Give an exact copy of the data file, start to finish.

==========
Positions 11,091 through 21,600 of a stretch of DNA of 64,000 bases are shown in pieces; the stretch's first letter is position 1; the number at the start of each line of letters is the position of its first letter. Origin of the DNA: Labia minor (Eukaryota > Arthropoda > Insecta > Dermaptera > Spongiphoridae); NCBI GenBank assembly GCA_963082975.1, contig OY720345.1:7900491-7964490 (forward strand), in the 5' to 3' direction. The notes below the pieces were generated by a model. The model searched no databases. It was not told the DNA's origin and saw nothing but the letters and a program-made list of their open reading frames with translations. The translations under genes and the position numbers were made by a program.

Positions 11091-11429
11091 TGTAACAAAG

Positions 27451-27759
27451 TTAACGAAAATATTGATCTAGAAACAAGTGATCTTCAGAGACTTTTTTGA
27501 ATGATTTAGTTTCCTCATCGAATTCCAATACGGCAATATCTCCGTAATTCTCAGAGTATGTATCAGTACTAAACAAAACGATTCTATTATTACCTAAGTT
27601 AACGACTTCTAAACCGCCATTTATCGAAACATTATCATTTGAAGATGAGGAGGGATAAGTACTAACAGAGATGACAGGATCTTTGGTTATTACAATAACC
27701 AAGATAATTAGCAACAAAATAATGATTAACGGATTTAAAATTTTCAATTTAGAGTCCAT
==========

Positions 11,091 through 21,600 of a stretch of DNA of 64,000 bases are shown in pieces; the stretch's first letter is position 1; the number at the start of each line of letters is the position of its first letter. Origin of the DNA: Labia minor (Eukaryota > Arthropoda > Insecta > Dermaptera > Spongiphoridae); NCBI GenBank assembly GCA_963082975.1, contig OY720345.1:7900491-7964490 (forward strand), in the 5' to 3' direction. The notes below the pieces were generated by a model. The model searched no databases. It was not told the DNA's origin and saw nothing but the letters and a program-made list of their open reading frames with translations. The translations under genes and the position numbers were made by a program.

Positions 11091-11429
11091 TGTAACAAAG

Positions 27451-27759
27451 TTAACGAAAATATTGATCTAGAAACAAGTGATCTTCAGAGACTTTTTTGA
27501 ATGATTTAGTTTCCTCATCGAATTCCAATACGGCAATATCTCCGTAATTCTCAGAGTATGTATCAGTACTAAACAAAACGATTCTATTATTACCTAAGTT
27601 AACGACTTCTAAACCGCCATTTATCGAAACATTATCATTTGAAGATGAGGAGGGATAAGTACTAACAGAGATGACAGGATCTTTGGTTATTACAATAACC
27701 AAGATAATTAGCAACAAAATAATGATTAACGGATTTAAAATTTTCAATTTAGAGTCCAT